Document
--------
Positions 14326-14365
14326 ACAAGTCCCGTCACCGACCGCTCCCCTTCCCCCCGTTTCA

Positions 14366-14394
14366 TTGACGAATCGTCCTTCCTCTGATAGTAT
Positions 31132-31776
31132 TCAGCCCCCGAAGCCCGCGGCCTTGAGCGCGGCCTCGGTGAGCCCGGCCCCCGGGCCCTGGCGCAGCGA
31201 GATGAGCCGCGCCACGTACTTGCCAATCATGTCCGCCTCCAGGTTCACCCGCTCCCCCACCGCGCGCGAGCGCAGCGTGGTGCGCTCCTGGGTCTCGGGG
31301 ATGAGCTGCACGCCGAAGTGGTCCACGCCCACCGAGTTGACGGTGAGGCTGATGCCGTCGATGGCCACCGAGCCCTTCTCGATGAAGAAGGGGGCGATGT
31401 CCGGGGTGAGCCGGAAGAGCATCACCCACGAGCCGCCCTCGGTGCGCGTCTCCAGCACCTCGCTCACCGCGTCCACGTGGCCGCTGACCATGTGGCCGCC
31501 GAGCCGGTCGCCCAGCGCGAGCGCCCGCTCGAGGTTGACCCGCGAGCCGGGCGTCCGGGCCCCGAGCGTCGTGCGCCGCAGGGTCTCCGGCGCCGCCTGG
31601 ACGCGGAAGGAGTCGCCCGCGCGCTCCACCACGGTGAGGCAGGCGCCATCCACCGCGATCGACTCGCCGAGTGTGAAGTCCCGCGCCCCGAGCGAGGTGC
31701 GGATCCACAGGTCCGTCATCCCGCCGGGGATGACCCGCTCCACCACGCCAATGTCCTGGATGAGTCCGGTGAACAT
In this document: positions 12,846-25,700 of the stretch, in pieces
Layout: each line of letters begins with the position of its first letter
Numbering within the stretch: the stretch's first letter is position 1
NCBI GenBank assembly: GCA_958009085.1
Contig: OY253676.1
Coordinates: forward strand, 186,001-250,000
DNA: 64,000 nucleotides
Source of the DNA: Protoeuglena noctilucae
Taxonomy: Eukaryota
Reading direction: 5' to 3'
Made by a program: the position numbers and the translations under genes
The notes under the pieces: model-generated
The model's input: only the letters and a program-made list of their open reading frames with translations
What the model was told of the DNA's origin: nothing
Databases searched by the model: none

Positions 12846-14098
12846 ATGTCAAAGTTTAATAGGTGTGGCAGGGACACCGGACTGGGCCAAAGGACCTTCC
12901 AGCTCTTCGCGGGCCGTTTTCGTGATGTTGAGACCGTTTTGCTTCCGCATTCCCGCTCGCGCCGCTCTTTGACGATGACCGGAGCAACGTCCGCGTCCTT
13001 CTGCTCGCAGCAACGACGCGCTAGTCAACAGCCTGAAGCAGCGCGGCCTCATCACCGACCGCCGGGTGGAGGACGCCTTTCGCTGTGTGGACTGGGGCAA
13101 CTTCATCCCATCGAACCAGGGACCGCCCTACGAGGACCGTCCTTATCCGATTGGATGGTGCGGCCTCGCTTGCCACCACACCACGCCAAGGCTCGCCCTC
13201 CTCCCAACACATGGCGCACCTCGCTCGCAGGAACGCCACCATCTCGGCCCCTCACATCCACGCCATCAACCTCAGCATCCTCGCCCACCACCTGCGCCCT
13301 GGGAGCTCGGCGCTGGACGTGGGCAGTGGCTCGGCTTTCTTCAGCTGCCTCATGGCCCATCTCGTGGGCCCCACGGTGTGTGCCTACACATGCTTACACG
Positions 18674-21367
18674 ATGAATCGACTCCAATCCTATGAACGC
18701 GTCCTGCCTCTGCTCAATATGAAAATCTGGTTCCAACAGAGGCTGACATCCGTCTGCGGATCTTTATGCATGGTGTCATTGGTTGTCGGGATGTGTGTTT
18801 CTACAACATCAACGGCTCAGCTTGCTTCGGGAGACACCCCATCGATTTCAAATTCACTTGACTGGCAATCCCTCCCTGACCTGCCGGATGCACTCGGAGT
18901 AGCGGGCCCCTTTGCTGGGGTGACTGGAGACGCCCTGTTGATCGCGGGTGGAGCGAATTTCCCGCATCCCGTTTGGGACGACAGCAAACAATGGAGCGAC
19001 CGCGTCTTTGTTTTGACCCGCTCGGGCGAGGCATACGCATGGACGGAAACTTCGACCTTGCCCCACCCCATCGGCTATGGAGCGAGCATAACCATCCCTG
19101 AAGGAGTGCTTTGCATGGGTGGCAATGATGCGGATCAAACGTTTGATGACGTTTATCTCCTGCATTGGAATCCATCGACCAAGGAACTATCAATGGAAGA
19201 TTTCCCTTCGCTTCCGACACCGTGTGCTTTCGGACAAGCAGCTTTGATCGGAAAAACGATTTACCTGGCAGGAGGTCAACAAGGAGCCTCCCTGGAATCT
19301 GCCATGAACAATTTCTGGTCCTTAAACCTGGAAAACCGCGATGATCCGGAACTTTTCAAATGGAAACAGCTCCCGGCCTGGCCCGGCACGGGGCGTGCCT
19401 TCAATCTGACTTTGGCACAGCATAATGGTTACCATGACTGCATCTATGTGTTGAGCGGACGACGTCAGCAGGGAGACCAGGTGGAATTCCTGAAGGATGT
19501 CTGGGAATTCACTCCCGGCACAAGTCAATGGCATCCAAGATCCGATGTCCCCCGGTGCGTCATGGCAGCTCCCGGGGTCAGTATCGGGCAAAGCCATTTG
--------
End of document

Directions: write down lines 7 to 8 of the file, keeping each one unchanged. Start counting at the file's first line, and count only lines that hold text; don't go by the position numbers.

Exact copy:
31201 GATGAGCCGCGCCACGTACTTGCCAATCATGTCCGCCTCCAGGTTCACCCGCTCCCCCACCGCGCGCGAGCGCAGCGTGGTGCGCTCCTGGGTCTCGGGG
31301 ATGAGCTGCACGCCGAAGTGGTCCACGCCCACCGAGTTGACGGTGAGGCTGATGCCGTCGATGGCCACCGAGCCCTTCTCGATGAAGAAGGGGGCGATGT